We talk so much about provisioning. There is a lot of complexity there, and there’s a certain magic to creating cloud service from component parts. It’s interesting, and the possibilities are endless. It may be the most compelling piece of the cloud story. Magic in moments.
Any IT administrator, datacenter architect, or VP of operations will tell you that provisioning, while fascinating, is a point-in-time activity. Operations is forever. And operations includes, as David Chernicoff notes in his blog, monitoring of the cloud services to ensure they are meeting SLAs. I couldn’t agree more. I would also add that it includes:
- Patching the cloud services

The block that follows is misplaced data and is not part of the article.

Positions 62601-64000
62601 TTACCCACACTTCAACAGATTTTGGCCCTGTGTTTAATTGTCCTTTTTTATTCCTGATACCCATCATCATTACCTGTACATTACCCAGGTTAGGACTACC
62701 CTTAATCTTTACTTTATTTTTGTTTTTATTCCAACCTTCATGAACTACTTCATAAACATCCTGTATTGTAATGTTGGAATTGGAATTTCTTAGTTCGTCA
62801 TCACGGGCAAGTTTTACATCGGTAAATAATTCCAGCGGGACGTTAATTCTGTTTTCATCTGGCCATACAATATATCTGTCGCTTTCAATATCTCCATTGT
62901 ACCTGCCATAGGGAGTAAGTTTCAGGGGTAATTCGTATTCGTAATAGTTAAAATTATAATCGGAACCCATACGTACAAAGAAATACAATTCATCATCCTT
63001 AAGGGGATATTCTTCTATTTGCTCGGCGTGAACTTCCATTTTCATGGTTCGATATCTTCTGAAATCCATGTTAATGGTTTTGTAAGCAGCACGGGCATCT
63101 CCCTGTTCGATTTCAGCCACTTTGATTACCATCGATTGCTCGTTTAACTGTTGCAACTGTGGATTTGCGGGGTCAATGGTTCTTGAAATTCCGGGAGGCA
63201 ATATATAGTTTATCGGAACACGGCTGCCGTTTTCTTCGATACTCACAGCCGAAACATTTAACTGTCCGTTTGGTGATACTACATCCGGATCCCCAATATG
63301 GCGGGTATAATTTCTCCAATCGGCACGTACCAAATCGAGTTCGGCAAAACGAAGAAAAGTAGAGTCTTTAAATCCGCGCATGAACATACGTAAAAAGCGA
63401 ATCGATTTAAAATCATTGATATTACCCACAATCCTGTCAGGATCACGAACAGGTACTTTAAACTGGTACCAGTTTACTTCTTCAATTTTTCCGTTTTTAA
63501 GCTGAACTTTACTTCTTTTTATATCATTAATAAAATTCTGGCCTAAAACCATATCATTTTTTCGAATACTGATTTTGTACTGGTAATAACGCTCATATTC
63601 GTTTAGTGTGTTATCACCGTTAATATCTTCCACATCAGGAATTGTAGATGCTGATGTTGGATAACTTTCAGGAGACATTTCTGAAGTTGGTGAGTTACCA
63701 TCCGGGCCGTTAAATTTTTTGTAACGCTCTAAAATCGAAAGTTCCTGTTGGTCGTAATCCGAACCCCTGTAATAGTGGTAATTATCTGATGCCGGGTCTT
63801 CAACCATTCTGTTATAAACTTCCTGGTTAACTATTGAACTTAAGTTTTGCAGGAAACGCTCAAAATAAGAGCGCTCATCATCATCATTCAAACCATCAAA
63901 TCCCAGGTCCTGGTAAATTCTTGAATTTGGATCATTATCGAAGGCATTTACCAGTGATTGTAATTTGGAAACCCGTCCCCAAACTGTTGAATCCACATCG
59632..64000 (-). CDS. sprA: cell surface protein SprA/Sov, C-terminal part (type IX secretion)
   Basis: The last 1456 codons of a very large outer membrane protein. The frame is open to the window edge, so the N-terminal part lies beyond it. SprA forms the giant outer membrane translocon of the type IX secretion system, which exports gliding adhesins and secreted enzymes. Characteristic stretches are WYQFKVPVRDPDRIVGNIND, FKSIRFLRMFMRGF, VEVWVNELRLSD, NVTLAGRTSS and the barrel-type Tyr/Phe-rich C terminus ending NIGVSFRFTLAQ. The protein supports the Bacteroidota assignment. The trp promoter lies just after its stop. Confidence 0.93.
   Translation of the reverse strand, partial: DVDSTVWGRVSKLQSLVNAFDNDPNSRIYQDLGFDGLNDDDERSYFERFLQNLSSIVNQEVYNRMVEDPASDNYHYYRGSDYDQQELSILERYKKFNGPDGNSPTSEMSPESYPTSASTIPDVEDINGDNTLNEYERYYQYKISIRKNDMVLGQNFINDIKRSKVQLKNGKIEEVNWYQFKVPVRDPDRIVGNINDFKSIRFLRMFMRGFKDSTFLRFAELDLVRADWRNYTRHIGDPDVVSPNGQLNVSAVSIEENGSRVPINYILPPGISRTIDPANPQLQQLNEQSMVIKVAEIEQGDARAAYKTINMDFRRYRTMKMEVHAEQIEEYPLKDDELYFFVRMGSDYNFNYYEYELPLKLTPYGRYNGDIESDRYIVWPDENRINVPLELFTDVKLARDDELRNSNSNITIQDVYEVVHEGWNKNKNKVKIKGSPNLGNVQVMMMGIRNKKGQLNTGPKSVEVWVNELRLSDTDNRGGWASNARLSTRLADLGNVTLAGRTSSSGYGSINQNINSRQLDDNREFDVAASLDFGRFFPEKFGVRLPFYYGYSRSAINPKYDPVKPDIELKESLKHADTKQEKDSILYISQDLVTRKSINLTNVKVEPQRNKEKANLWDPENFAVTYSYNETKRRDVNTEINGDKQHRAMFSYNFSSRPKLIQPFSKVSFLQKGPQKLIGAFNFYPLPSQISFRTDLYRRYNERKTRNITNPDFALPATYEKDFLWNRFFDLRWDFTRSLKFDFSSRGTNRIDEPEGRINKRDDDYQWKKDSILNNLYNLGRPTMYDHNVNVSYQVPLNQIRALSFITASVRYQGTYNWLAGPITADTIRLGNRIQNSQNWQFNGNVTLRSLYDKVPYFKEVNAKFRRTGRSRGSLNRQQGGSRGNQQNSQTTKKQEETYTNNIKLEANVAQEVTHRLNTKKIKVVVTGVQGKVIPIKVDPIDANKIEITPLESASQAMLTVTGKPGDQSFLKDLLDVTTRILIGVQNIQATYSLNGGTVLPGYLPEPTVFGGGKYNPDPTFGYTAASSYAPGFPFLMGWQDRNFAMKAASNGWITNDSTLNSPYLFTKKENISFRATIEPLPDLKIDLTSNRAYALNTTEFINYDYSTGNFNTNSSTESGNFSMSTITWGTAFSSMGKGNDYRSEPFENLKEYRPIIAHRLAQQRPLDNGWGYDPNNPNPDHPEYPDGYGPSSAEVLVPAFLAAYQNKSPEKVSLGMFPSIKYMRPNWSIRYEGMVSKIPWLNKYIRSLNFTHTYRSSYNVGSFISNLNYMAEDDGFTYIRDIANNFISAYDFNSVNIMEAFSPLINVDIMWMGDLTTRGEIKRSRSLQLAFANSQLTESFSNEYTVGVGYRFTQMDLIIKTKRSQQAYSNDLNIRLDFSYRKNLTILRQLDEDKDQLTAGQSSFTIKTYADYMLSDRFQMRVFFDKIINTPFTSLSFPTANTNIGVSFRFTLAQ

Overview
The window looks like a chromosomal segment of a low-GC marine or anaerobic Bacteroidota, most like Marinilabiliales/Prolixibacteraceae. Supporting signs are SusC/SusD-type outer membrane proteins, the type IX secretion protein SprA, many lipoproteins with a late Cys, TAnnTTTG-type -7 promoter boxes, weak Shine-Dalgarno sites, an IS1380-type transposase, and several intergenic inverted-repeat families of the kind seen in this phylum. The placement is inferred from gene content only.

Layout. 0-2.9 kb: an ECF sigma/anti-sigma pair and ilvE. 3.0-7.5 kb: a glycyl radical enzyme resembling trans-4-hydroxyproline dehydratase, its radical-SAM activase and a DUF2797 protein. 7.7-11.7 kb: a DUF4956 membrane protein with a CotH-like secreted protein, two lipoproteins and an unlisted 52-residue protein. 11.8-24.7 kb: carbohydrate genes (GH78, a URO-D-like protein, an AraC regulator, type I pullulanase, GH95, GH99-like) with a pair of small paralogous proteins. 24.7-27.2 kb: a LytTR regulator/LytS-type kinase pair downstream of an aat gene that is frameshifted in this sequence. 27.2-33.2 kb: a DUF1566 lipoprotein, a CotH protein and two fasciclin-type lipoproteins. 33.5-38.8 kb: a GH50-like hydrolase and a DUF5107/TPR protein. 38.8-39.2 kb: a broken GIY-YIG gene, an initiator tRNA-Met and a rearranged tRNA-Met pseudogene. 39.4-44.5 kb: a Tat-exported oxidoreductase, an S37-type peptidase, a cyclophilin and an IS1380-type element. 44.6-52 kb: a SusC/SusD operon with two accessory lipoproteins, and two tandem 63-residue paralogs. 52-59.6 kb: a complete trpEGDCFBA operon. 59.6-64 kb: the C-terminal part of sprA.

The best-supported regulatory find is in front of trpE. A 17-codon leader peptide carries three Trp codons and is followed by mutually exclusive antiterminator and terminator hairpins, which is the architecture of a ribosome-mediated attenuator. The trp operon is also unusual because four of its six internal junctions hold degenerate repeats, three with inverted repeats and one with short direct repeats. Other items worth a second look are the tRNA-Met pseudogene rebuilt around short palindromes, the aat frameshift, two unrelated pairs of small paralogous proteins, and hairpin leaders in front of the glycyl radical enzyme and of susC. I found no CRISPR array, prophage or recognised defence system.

- Managing capacity in the environment
- Ensuring both configuration and operational compliance
- Managing the finances, to the extent that chargeback or showback are implemented
- Change management and CMDB integration
- and all the rest of those great things that have kept IT environments running smoothly for years
Users don’t see these things. They see services running slow, compatibility problems, security alerts, and all manner of errors. When there are no errors, they assume nothing is happening – because, why would it? All is well. And, while we’d all love a gold star for our heroic efforts to keep all systems normal, we also innately know that the freedom to be ignorant of the ongoing operations is one major value of cloud services to our users.
And with hundreds of cloud services humming along on the same shared infrastructure, changing and moving and de-provisioning and being created, keeping the lights on is no small task. Ironically, that’s where the true magic happens.